The Greatest 'Superman' Story Ever Told Is A Richard Donner Anecdote
Legendary director Richard Donner passed away yesterday at the age of 91. Amazingly the same guy who made the original 1978 Superman also directed The Omen and Scrooged and The Goonies -- not to mention the Lethal Weapon series, Maverick, and the impressively deranged ‘80s erotic shapeshifting fantasy drama Ladyhawke. And how about the fact that Donner cut his teeth in the world of classic television by directing several episodes of The Twilight Zone, including the one where William Shatner’s insane overacting is actually justified thanks to a monster on the wing of an airplane.
On social media, a lot of fans memorialized Donner by pointing to one of the great movie-making anecdotes of all time. While making Superman, Gene Hackman objected to the idea of shaving his mustache for the role of Lex Luthor, leading Donner to take a rather unorthodox approach. As recounted to Empire Magazine in 2006, Donner claimed that Hackman “almost killed” him for pulling this stunt.
“Is there a version of this rock for directors?”
The stunt? Well, when they first met about the part, Hackman not only refused to wear a skull cap to play the famously bald Luthor, he insisted that his big ‘70s mustache stay too. At that early meeting, Donner too had a mustache -- but two months later, he shaved it off. When Hackman showed up to shoot the picture, while Donner had “figured out how to get around the skull cap,” Hackman still had his goddamn mustache.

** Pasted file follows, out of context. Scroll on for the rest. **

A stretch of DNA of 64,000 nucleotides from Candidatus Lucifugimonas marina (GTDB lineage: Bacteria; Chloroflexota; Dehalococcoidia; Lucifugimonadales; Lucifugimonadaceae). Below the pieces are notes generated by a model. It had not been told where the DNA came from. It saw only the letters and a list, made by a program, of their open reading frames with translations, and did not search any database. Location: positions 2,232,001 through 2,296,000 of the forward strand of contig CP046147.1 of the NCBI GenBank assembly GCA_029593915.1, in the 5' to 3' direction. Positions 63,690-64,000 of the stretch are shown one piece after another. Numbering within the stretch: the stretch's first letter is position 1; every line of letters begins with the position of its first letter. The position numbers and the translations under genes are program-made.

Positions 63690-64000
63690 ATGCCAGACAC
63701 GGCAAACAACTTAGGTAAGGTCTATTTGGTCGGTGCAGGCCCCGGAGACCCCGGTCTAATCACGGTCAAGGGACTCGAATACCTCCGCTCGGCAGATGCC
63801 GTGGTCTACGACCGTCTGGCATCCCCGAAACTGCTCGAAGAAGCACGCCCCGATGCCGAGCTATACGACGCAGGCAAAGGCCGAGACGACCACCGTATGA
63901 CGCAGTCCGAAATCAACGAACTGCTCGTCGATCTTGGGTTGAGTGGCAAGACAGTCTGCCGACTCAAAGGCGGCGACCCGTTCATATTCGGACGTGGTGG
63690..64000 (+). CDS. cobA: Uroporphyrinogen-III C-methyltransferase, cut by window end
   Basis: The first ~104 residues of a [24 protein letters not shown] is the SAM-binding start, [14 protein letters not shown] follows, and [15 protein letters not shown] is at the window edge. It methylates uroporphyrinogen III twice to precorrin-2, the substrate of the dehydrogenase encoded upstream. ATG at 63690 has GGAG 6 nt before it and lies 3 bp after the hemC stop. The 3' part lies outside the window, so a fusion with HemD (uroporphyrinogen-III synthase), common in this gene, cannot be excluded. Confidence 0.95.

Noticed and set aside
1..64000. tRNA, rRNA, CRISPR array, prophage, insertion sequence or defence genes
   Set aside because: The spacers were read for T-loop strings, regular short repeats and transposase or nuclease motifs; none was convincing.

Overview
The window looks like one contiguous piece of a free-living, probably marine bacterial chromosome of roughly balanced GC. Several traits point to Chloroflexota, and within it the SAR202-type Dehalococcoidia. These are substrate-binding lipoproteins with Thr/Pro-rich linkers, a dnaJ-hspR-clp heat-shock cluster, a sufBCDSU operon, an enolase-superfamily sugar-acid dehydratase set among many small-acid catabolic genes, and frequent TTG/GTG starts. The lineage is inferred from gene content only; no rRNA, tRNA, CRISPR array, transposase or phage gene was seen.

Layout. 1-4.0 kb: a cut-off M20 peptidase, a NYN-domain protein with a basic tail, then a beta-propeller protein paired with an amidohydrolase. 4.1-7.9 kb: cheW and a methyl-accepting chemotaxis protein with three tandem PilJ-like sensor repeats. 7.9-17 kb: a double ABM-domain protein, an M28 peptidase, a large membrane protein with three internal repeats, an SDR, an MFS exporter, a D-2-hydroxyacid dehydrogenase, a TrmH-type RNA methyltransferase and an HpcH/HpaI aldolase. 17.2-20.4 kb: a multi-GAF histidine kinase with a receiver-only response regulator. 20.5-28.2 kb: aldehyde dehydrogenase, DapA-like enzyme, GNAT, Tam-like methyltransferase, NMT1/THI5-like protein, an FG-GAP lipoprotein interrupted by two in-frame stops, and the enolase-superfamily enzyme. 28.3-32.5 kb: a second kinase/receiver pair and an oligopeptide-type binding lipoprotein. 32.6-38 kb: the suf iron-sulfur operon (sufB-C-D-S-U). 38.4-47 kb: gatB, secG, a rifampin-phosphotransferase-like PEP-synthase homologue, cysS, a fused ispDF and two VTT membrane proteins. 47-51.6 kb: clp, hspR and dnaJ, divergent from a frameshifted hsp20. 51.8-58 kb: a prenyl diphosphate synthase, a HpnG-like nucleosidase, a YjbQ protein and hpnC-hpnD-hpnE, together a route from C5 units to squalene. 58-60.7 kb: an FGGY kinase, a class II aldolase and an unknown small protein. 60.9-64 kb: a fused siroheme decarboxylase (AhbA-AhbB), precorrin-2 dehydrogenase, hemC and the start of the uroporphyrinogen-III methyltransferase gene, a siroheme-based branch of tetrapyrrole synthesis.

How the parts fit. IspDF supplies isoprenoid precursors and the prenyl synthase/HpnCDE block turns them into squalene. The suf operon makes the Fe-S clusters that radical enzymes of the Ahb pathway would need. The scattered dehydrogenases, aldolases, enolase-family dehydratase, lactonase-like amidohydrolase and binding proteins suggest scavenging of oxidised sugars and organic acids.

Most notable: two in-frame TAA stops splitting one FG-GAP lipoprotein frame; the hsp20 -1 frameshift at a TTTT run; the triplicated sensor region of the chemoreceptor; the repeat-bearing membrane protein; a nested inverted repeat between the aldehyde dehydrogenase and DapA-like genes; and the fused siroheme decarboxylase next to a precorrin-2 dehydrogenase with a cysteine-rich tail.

Quickly, Donner instructed the film’s make-up artist to hook him up with a fake stash. When he saw Hackman, Donner said: “Okay, tell you what, you take yours off, I’ll take mine off,” insisting that Gene go first. So Gene Hackman shaved off his mustache. When he was done, he turned to Donner and said: “You’re next.” So Richard Donner carefully peeled off his phony facial hair. The veins in Hackman’s neck started throbbing. He looked like he might straight-up attack Donner -- but then he “burst out laughing,” and they had a great relationship after that. Impressively, this still ranks as the best story from a production that also featured an acting legend reading lines off of a literal baby diaper
Top Image: Warner Bros.